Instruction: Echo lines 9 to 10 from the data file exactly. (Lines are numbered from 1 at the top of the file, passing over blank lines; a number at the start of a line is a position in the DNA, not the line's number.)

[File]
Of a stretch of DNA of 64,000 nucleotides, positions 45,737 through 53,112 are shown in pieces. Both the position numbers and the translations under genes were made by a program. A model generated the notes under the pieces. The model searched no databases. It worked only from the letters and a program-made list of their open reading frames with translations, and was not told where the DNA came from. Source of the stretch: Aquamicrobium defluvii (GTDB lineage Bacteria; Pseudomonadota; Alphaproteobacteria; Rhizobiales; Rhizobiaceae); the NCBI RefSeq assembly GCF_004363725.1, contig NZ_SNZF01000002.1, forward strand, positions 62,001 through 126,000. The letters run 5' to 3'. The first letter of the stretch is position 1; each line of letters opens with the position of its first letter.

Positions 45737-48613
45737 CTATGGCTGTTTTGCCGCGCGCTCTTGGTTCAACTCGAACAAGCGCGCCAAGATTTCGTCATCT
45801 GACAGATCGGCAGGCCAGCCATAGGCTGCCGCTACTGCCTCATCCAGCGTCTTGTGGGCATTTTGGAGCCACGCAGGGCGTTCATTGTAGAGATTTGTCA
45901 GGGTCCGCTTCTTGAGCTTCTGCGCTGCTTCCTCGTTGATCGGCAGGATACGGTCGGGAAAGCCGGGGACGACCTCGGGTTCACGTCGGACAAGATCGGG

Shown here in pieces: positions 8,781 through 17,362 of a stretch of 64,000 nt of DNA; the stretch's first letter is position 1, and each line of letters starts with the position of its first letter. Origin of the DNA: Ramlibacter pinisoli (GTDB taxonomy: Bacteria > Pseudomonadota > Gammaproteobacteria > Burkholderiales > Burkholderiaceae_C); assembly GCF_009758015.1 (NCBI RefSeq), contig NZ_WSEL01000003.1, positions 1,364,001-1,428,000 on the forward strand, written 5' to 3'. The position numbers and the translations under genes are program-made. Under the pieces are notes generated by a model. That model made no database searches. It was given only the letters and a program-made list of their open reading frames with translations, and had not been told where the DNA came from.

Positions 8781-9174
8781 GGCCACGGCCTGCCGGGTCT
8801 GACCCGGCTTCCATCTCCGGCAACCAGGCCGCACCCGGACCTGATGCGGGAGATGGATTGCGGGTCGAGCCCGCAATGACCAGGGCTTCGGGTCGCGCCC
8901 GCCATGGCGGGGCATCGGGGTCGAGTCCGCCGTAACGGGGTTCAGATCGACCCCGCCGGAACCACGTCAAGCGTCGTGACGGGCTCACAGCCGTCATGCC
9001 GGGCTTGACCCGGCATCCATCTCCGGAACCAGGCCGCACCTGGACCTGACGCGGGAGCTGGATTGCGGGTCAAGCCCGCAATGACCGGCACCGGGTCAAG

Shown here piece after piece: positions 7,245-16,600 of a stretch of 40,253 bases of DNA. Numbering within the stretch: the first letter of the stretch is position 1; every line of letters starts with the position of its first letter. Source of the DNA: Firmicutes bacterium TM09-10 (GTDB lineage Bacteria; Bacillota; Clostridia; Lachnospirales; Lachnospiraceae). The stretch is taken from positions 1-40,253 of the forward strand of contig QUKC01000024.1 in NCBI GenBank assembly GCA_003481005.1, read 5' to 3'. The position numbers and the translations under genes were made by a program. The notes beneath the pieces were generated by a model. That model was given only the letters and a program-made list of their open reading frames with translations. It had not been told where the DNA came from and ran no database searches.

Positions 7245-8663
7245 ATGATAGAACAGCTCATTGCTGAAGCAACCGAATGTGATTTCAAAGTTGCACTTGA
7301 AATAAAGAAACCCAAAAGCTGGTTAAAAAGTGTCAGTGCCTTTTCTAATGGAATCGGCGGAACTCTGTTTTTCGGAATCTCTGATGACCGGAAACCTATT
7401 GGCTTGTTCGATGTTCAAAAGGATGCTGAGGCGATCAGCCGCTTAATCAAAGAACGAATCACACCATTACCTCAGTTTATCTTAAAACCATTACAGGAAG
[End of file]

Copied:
8801 GACCCGGCTTCCATCTCCGGCAACCAGGCCGCACCCGGACCTGATGCGGGAGATGGATTGCGGGTCGAGCCCGCAATGACCAGGGCTTCGGGTCGCGCCC
8901 GCCATGGCGGGGCATCGGGGTCGAGTCCGCCGTAACGGGGTTCAGATCGACCCCGCCGGAACCACGTCAAGCGTCGTGACGGGCTCACAGCCGTCATGCC